Just found a draft I’d forgotten to post in the wake of this year’s MacArthur fellowships, from commentor Xboxershorts:
Laurie’s (my wife) ability to research both the legacy history of PA’s 155 years of drilling activity as well as PA’s byzantine legal and policy maze has gotten to the point that she can exceed that of the PA DEPs own staff. She is on a first name basis with the head of the DEPs oil and gas management and she has had DEP’s own field staff refer problem wells that residents have complained about for decades to Laurie and our organization and we have forced the state to take action on them!
I love being a constant thorn in the side of political appointees…heh heh heh heh heh heh heh
As reported in the Guardian:
Laurie Barr spent a recent Saturday like she spends a lot of her weekends: trodding through the thorny and damp woodlands of rural north-western Pennsylvania, juggling a point-and-shoot camera, a GPS navigator, a cell phone, and, most importantly for the mission at hand, a methane detector…
“Here’s the spot they killed the last abandoned well hunter,” Barr joked from somewhere deep in the woods. Then Barr did something she’s done hundreds of times in the last three years – she leaned over a foot-wide hole in the ground and waved around the gas detector until it began beeping. First the beeps were slow, then rapid.
“I haven’t met a well that hasn’t leaked some amount,” she said, taking a picture of the hole, marking the location on her GPS device, and walking back towards the path. “Some are high emitters, some are low emitters, but they all leak.”…
No one knows exactly how many abandoned oil and gas wells litter Pennsylvania or the US. The state’s Department of Environmental Protection estimates the number is close to 200,000. Some estimates are a little lower, some much higher. Across the country, the number could be more than a million. Most of the wells are relic of of a time when states didn’t bother to regulate much of what happened on private land, including oil and gas drilling, and when most Americans didn’t think twice about a seemingly esoteric issue like the environment.
But hindsight has proven that losing track of hundreds of thousands of oil and gas wells can lead to some problems. For decades, many of the wells have leaked methane into the air, soil and water.
Now, as the state makes its way through the seventh year of a new drilling boom, thanks to the technology of hydraulic fracturing, the old wells are posing an increasing threat. The more companies drill in the state’s Marcellus Shale, the more likely it becomes that the old wells will act as a pathways for newly-released gas to make its way into the earth, streams, and even people’s homes, with potentially deadly results…
In seemingly pristine places like the Allegheny forest the wells are so densely packed together and so prone to leaking that the EPA determined in the 1980s that the forest was essentially experiencing a slow-motion environmental disaster. The EPA spent millions to help plug some of the wells, but not without opposition from the industry and the local residents who support it. One EPA inspector even claimed he was shot at while walking through the forest…
Not knowing where the vast majority of the wells are obviously makes determining their cumulative effects difficult. Studies are scarce. But according to several experts, the wells could account for about 10% of the state’s total methane emissions. Methane is an extremely potent greenhouse gas, several dozen more times more effective at trapping heat than carbon dioxide…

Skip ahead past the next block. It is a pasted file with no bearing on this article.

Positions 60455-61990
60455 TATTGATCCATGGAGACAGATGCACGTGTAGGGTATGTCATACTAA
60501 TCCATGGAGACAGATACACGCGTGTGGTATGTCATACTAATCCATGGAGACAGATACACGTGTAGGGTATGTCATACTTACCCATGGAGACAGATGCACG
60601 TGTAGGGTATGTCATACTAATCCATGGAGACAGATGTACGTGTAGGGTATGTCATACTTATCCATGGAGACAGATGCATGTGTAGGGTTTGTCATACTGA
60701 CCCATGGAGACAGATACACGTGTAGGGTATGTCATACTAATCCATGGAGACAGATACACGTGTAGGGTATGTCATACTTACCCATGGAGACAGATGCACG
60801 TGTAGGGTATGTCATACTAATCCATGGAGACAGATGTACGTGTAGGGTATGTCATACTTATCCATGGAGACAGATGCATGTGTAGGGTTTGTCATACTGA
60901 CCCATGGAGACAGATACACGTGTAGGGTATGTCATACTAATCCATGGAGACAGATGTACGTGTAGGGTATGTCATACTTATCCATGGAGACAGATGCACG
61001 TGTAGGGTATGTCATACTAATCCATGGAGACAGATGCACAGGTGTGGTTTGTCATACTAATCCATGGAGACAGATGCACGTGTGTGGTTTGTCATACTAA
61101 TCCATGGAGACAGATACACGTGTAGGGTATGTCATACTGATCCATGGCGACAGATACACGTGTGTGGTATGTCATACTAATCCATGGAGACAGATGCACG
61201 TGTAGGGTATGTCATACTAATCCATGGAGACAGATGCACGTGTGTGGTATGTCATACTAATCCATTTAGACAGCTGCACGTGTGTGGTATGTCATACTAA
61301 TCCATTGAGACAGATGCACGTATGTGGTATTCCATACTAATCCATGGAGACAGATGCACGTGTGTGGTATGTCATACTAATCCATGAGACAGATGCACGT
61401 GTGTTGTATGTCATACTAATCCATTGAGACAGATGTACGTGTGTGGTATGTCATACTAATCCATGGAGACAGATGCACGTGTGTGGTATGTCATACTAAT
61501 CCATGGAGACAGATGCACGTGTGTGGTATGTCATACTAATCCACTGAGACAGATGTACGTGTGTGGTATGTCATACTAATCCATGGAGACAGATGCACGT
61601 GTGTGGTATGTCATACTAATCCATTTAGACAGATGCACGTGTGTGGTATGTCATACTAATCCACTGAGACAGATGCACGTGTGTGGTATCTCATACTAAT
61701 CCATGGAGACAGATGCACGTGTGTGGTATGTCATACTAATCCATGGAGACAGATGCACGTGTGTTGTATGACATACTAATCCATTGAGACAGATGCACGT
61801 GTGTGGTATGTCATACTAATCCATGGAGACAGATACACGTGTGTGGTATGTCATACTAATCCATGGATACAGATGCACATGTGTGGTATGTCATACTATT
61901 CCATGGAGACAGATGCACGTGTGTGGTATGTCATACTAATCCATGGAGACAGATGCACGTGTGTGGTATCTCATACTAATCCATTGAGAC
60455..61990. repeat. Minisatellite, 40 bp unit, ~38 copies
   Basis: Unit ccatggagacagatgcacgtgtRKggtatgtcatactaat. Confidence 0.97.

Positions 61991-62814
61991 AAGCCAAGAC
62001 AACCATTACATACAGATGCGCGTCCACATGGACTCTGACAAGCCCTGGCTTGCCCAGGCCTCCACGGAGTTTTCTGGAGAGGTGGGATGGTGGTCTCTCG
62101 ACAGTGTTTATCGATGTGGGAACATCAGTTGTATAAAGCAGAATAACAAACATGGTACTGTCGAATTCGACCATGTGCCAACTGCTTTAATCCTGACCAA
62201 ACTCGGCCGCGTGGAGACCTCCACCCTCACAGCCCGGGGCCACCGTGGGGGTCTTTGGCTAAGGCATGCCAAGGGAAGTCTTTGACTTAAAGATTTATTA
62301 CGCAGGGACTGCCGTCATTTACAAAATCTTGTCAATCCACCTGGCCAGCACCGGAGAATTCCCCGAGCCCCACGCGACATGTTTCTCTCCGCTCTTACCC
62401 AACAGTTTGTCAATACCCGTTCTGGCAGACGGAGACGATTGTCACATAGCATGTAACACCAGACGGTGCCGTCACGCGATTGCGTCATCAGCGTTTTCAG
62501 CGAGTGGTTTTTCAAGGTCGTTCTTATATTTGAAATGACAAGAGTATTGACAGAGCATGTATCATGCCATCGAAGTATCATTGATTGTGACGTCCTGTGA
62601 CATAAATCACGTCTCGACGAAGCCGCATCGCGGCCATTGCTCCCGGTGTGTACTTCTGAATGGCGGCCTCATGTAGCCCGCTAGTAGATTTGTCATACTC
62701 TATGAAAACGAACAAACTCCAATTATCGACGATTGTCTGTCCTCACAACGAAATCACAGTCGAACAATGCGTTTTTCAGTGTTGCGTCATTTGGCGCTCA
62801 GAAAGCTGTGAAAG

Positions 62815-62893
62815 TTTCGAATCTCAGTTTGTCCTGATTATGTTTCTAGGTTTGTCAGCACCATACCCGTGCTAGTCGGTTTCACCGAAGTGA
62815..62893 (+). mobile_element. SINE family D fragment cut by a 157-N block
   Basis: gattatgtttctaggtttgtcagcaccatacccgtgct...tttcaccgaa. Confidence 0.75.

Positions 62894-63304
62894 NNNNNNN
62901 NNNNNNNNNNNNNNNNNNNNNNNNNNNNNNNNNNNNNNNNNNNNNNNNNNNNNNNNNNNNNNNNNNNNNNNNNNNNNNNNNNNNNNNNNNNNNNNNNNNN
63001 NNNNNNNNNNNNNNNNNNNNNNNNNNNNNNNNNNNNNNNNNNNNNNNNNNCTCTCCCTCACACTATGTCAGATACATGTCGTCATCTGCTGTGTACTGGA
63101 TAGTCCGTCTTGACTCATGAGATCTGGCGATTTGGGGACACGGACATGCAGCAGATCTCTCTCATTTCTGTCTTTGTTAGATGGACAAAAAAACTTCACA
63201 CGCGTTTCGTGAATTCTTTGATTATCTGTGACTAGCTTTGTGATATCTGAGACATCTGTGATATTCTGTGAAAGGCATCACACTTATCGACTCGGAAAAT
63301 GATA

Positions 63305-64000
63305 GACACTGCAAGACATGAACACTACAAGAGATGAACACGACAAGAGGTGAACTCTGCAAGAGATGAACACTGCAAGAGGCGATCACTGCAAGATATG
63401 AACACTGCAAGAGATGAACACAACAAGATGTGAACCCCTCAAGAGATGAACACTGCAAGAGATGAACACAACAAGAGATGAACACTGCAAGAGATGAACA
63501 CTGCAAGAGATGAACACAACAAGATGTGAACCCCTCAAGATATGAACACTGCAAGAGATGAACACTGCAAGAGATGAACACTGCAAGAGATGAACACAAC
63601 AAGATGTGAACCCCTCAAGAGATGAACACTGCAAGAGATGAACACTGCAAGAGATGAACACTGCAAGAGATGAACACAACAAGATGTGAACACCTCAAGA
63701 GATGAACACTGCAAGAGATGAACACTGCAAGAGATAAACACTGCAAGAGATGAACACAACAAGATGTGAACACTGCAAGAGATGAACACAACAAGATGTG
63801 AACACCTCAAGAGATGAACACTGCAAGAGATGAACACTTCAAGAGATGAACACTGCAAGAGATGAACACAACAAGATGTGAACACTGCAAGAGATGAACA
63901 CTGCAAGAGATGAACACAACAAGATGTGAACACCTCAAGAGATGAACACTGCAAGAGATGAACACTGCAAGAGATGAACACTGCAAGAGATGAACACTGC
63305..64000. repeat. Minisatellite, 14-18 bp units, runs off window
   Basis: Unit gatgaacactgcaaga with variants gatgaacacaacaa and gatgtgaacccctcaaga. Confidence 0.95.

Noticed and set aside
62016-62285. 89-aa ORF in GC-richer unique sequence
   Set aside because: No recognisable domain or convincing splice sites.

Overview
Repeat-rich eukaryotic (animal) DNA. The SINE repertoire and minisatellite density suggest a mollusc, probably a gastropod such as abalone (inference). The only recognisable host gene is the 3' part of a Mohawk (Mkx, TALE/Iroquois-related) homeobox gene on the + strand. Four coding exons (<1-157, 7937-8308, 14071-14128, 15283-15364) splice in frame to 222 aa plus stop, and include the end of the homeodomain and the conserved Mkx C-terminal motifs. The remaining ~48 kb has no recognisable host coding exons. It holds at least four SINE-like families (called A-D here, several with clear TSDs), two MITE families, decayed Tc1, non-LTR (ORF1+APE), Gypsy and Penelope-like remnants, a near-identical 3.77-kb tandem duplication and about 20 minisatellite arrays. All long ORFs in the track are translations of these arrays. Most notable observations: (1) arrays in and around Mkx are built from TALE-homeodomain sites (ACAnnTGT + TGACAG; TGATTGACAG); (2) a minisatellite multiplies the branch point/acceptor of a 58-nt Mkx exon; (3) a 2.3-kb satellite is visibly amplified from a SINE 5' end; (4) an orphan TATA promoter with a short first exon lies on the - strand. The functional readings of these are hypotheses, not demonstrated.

Every crime connected to every other crime:
Since 2007, Pennsylvania has issued nearly 45,000 new well permits. About a third of those are for “unconventional” wells. That means they’re often thousands of feet deep and hydraulically fracked, a process which requires myriad chemicals and leaves holes significantly more complicated to plug than traditional wells.
State leaders like Republican Governor Tom Corbett have made the case that regulations today are much more strict than in the past. Before 1956, oil and gas wells on private property didn’t even require permits. Now companies must go through mountains of paperwork to drill a well. The current regulatory system means newly drilled wells likely won’t go missing like their predecessors did. But they might still be abandoned.
The state currently requires companies to put down a bond of $4,000 for shallow wells and $10,000 for deeper ones. The state can (but is not required to) use that money to plug the wells if the companies abandon them.
The problem, according to experts, is that hiring plugging companies and buying enough concrete to fill many thousands of feet will almost always costs more than the price of the state’s bonds, especially for unconventional wells. That may give companies disincentive to plug their wells, and the state with the bill.
“It’s definitely not $10,000. Even $50,000 is a very optimistic number,” said Austin Mitchell, a postdoctoral fellow in the engineering department at Carnegie Mellon University who co-authored a study on the economics of abandoned wells. “Usually you want either the carrot or the stick to be big enough, but that doesn’t seem to be the case in Pennsylvania.”
It will be decades before anyone knows whether today’s oil and gas companies will pay for their wells or leave that burden to the state. Neither of Pennsylvania’s main industry groups – the Marcellus Shale Coalition and the Pennsylvania Independent Oil and Gas Association – responded to comments for this story…
Yeah, they may not have bothered with a written statement, but it’s pretty clearly a “response”.